It referred to the case of teachers in non-term time and tradesmen in the “trades fortnight” as examples of the latter where the period when annual leave could be taken had already been designated. But it did not try to resolve this apparent anomaly, as it did not see these cases as giving rise in practice to any difficulty. The solution which it favoured, contrary to what happened in practice in those
cases, seemed to it to be founded on the common sense proposition that the worker’s entitlement to each of the measures provided for by the WTR required to be real, in the sense that they genuinely provided a break from what would otherwise be an obligation to work or to be available to work. But the facts of this case do not support the idea that the field break is not a genuine break or otherwise unreal. Nor has there been any suggestion that the pattern of working has had, or is liable to have, an adverse effect on the appellants’ health or safety.
- For these reasons I would hold that the respondents are entitled to insist that the appellants must take their paid annual leave during periods when they are onshore on field break. In my opinion this is permitted by regulation 13 of the WTR, read in conformity with article 7 of the WTD.
Other problem cases
- Attention was drawn in the course of the argument to two other problem cases which it was said might give rise to difficulty. The first was the case of teachers, already mentioned by the employment tribunal, who are required to take their annual leave during non-term time. Various other cases fall into this category, such as professional footballers, staff who work in the devolved legislatures such as the Scottish Parliament and in the Parliament at Westminster and people who work full-time during the season in the tourist industry. They are people who are left, for the most part, with no option but to take their paid annual leave during periods when they are not required to work. But the problem in their case disappears if, as I would hold, there is no objection to their being required to take their annual leave during those periods.
- The other problem was referred to as the Saturday problem, which is illustrated by the case of Sumsion. It was said to arise from the ability of employers under regulation 15 of the WTR to designate days within the week when the worker would not otherwise be working as annual leave. Carried to its extreme this could result in workers who worked a five day week, Sundays being treated as the weekly rest period, being required to take their annual leave each Saturday. This would exhaust the possibility of there ever being whole weeks in the year when annual leave could be taken. A literal reading of the employer’s rights under regulation 15(2) suggests that this course might be open to him. It would obviously be an abuse of the system as the EAT indicated in Sumsion v BBC (Scotland)  IRLR 678, para 26. But the suggestion was that it was an abuse which could not be prevented.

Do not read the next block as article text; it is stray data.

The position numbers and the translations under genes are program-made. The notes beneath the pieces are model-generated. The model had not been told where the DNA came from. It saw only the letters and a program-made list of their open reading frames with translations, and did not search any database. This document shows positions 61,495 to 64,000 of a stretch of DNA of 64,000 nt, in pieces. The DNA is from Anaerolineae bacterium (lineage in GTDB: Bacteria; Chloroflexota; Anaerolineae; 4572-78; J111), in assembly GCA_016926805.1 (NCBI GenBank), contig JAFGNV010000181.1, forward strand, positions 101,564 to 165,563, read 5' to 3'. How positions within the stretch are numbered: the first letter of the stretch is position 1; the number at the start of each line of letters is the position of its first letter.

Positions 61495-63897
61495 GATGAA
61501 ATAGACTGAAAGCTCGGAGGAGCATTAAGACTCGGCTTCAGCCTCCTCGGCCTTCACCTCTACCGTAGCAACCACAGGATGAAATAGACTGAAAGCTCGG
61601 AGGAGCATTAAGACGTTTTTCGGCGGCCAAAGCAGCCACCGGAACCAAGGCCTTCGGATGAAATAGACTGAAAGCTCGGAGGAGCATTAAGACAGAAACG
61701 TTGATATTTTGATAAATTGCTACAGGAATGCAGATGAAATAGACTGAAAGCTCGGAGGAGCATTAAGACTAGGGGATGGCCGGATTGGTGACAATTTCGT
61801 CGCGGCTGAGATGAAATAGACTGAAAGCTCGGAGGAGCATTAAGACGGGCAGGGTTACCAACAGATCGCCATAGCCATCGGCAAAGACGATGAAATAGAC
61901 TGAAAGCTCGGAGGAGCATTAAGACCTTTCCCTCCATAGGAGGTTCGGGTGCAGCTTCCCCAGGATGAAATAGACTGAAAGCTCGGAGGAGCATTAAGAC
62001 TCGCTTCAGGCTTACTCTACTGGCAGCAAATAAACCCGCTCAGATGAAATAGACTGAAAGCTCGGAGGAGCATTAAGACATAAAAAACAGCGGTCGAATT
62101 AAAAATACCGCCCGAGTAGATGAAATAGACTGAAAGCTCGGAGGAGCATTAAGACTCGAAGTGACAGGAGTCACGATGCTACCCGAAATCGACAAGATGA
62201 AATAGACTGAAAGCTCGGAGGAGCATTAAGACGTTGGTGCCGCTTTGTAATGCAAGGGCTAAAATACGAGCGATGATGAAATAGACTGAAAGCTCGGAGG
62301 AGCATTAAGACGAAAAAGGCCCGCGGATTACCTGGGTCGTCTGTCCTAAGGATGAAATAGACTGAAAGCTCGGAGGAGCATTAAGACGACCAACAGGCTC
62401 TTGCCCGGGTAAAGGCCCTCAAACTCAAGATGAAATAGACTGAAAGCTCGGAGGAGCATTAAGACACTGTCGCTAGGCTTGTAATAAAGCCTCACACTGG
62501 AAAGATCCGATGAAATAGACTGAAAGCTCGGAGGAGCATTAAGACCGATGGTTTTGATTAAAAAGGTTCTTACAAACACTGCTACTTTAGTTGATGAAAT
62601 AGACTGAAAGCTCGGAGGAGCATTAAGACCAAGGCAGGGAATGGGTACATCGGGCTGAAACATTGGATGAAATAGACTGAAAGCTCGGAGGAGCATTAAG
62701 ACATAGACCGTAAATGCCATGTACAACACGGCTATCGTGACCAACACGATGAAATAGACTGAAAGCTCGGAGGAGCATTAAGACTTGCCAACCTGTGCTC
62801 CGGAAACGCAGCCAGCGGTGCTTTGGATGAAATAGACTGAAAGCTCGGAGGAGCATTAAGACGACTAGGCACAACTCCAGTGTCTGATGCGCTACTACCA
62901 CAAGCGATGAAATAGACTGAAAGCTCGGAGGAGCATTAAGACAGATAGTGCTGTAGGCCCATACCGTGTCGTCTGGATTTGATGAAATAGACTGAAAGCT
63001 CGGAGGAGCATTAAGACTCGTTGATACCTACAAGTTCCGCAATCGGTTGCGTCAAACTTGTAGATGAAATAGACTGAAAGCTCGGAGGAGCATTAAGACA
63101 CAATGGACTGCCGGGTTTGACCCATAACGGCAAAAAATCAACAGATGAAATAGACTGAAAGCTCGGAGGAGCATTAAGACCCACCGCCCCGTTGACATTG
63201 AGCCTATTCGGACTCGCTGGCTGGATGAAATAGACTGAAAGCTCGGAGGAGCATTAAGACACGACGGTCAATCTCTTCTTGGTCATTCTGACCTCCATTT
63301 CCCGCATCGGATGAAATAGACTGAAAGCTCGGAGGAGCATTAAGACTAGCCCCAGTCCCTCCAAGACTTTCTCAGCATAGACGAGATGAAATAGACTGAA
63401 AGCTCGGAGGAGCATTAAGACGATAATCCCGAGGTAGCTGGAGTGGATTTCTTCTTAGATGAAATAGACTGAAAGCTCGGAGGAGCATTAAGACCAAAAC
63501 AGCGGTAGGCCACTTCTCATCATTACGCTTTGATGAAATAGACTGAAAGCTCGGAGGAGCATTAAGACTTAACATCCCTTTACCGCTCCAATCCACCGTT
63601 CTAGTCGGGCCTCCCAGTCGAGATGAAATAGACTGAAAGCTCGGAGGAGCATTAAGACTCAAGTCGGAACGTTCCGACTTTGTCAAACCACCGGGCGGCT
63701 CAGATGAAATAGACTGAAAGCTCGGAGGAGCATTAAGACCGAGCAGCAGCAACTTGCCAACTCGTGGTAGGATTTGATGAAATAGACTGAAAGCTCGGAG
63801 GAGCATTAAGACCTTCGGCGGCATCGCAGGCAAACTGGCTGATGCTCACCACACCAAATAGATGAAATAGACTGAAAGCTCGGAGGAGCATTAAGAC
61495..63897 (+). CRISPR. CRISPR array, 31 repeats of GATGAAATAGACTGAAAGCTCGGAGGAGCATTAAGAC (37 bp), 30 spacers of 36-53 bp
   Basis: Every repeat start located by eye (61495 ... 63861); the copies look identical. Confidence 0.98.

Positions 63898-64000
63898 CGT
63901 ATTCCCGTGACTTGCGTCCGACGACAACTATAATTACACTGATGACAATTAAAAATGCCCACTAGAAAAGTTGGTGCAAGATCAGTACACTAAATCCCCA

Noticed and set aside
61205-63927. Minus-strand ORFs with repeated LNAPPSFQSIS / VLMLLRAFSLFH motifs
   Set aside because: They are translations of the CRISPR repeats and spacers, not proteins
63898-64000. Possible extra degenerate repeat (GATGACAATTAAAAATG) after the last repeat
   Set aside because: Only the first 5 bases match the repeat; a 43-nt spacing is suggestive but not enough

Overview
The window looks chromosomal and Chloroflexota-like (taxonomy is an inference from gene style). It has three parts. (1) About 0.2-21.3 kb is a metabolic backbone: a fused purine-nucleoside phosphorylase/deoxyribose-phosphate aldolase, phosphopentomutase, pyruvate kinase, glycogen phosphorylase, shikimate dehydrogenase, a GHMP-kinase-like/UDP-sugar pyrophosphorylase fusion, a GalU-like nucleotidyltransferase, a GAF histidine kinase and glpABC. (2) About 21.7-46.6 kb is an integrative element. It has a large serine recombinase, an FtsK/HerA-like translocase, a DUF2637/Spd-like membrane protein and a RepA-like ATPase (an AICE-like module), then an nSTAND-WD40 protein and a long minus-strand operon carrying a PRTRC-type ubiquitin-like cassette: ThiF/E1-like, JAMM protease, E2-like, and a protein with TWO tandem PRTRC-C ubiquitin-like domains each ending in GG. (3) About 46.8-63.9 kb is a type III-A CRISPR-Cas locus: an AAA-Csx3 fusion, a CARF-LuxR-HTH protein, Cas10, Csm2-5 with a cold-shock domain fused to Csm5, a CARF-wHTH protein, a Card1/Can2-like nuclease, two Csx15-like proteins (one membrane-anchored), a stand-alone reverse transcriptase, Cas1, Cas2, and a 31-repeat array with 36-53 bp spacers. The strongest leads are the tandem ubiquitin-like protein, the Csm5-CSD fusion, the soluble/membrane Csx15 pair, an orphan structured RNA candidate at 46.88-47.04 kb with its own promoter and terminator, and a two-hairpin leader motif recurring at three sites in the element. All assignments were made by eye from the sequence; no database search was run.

- This raises a different problem from that which arises in the case of the offshore workers. The question is not whether a worker can be required to take
annual leave during a period when he would not otherwise have been working but whether the worker can be forced to take his entitlement to annual leave in periods which are shorter than one week. But it is not a problem that has to be answered in this case. There seems to me to be much to be said for the view that, when article 7 of the WTD is read together with the purposes identified in the preamble and in the light of what the ECJ said in Gomez  ICR 1040, para 30, the entitlement is to periods of annual leave measured in weeks, not days. The worker can opt to take all or part of it in days, if he chooses to do so. But the employer cannot force him to do so. But I do not need to reach a concluded view on this point, and I have not done so.
- Mr Linden submitted that the meaning that was to be given to the expression “annual leave” in article 7 of the WTD was not so obvious as to leave no room for reasonable doubt and that, if the court was not persuaded that the appeal should be allowed, the issue should be referred to the CJEU for a preliminary ruling under article 267 of the Treaty on the Functioning of the European Union. Various other issues were listed in his written case as requiring a reference.
- I am not persuaded that a reference is necessary in this case on any of the questions that have been listed. We must be mindful of our responsibility as a court against whose decisions there is no judicial remedy under national law. But the ruling in Srl CILFIT v Ministry of Health (Case 283/81)  ECR 3415 permits us to decline to make a reference if a decision on the point is not necessary to enable the court to give judgment or the answer to the question is acte clair. I do not think that the meaning to be given to article 7, for the purposes of this judgment, is open to any reasonable doubt. The wording and structure of the WTD plainly favours the respondents’ argument, and I can find nothing in any of the judgments of the ECJ to which we were referred that casts doubt on the meaning which I think should be given to it. I would refuse the request for a reference.
- I would dismiss the appeal. I would affirm the interlocutor of the Extra Division of the Court of Session.